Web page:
It’s the city life for me… or maybe not.

Michael Fitch wrote this post as part of Dr. Stacy Krueger-Hadfield’s Evolution course at the University of Alabama at Birmingham. He completed a B.S. in Biology from the UAB and is currently considering entering the Master’s program.  Current interests… all over the place.

As urban sprawl expands and consumes the last wild places, do we pause to think about the consequences? 

Take apex predators, as an example. How does urbanization affect animals that likely range over large areas?

Tumbo et al. (2019) seek to uncover how the process of urbanization is affecting gene flow and genetic diversity in the puma (Puma concolor; Figure 1).  Using a combined analysis of terrain features and genetic diversity in the southern Rocky Mountains, they were able to provide some insight on these puma populations. 

Figure 1. Puma concolor

For these broad ranging, yet shy creatures, territories can easily be fragmented.  By collecting GIS data for the Front Range and the Western Slope of Colorado, Tumbo et al. (2019) used vegetation density, tree canopy, rivers, roads, and geographic distance between individual animals. They combined these data with ddRADseq genotyping by sequencing to paint a picture of how these animals are being affected by the terrain in more urban vs. rural environments (Table 1).

Table 1. Study areas (km2), number of individuals genotyped (Ngen), and population genomic parameter estimates from the Western Slope and Front Range of Colorado.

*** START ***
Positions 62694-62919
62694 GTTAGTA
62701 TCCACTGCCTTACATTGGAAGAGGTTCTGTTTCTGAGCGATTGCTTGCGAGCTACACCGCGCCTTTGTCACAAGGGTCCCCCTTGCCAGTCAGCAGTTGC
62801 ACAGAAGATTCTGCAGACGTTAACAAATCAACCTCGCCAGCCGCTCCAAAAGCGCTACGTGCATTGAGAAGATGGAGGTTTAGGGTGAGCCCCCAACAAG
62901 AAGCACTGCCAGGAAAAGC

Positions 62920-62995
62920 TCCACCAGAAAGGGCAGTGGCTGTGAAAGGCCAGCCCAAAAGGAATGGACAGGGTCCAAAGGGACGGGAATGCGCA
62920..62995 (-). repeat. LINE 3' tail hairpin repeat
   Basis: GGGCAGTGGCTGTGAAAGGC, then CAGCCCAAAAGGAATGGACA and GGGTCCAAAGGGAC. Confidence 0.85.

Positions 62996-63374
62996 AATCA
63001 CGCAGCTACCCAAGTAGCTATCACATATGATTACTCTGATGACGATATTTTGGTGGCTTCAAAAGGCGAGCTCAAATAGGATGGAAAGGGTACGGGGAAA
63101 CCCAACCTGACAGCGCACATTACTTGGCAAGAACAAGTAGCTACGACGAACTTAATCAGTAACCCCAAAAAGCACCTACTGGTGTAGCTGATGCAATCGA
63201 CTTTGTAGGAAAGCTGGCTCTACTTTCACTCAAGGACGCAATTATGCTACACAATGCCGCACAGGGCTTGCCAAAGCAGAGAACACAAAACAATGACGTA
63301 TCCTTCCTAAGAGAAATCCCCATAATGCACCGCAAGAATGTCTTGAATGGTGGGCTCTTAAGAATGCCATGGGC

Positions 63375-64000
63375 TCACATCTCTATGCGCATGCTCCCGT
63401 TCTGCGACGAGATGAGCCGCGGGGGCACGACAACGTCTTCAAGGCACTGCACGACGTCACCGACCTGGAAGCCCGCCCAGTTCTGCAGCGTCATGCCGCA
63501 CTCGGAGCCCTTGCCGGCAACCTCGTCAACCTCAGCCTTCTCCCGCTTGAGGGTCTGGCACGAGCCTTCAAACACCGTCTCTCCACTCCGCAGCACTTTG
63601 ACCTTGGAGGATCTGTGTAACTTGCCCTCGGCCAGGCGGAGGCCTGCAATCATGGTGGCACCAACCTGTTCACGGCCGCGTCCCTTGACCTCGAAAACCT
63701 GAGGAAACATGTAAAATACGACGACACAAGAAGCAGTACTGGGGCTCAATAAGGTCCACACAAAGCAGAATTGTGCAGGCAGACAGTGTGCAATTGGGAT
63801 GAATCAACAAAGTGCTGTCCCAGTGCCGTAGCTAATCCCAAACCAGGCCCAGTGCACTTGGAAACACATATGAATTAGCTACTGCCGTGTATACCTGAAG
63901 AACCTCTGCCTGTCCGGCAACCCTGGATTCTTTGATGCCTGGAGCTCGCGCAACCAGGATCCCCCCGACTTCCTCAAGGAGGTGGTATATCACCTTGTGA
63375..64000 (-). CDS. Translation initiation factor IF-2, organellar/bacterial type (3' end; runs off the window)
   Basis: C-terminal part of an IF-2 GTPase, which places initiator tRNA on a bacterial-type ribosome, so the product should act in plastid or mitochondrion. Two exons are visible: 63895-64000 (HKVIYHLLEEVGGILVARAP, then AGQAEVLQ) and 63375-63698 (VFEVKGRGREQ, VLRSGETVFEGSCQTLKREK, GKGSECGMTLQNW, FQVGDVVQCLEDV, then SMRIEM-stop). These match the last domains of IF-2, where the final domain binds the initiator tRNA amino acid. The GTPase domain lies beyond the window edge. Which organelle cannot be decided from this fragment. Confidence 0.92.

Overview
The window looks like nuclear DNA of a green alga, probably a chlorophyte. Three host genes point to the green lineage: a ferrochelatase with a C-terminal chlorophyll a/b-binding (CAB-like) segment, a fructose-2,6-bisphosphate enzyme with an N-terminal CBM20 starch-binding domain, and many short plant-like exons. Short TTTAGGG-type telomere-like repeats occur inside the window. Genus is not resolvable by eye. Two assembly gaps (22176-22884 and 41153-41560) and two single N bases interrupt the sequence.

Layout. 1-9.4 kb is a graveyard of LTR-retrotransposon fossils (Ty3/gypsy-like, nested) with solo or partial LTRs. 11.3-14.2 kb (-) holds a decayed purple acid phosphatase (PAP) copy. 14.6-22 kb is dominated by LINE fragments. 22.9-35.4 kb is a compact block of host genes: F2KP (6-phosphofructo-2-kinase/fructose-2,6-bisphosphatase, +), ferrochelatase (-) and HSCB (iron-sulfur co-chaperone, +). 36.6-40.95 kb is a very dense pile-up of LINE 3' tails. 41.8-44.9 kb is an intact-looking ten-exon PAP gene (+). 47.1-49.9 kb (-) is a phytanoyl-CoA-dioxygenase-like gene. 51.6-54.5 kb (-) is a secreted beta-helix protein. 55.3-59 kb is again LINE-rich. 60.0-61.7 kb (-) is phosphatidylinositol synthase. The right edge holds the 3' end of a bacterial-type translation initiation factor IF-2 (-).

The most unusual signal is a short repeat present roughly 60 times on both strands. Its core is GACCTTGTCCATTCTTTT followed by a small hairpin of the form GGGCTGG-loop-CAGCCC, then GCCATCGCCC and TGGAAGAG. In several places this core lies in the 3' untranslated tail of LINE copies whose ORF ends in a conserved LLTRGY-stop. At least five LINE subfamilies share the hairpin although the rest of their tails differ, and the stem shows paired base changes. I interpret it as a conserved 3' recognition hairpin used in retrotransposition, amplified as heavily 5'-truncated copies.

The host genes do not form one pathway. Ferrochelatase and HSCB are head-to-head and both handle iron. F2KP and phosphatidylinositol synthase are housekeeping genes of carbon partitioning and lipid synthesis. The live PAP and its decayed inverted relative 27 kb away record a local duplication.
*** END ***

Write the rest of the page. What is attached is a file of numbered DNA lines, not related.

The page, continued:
Note: Population genomic measures are observed heterozygosity (Hobs), expected heterozygosity (Hexp), nucleotide diversity (π), allelic richness (Ar), inbreeding coefficient (FIS), genetic differentiation
among populations (pairwise FST), mean genetic distance among individuals corrected for geographic distance (DPS and r per km) with standard errors (SE), and effective population size (Ne) with 95%
confidence intervals (CI) based on parametric bootstrapping.

Tree canopy was critical for dispersal in rural areas, while low shrub and grass cover was preferred in urban environments.  While dispersal with low shrub and grass cover was possible, it does not appear to be as effective as that provided in the rural areas.  

When comparing the Front Range to the Western Slope of the southern Rocky Mountains, there wasn’t much difference in terms of genetic diversity.  Table 1 shows the effects on population size and genetic distance in these populations. They are beginning to show some signatures at the urbanized Front Range. This appears to be caused by the inability of these cats to move as freely though these urban areas, thereby restricting their ability to find mates.  This could (and probably will) lead to inbreeding depression and a loss of genetic diversity in urban populations.  Habitat fragmentation such as that seen in urban areas has been linked to an increased risk of extinction, with range size being cited as the most important risk factor (Crookset al. 2017).

 Understanding how these populations are affected by urbanization is going to be a key element in preserving these majestic animals, and the ecosystems in which they (and we) live.  Providing safe passages for these animals to disperse in a more natural fashion could be a future goal in urban development.  Like the leopards that wander the streets of Mumbai, this could be extremely beneficial to the people of the city by helping to balance the local ecosystem and prevent the spread of disease (Braczkowski et al. 2018).  


Braczkowski AR, O’Bryan CJ, Stringer MJ, Watson JEM, Possingham HP, Beyer HL (2018)  Leopards provide public health benefits in Mumbai, India. Frontiers in the Ecology and Environment 16: 176-182.

Crooks KR, Burdett CL, Theobald DM, King SRB, Di Marco M, Rondinini C, Boitani L. (2017) Habitat fragmentation and extinction risk. Proceedings of the National Academy of Sciences 114 (29) 7635-7640

Trumbo, DR, Salerno, PE, Logan, KA, et al. (2019) Urbanization impacts apex predator gene flow but not genetic diversity across an urban‐rural divide. Molecular Ecology 28: 4926-4940

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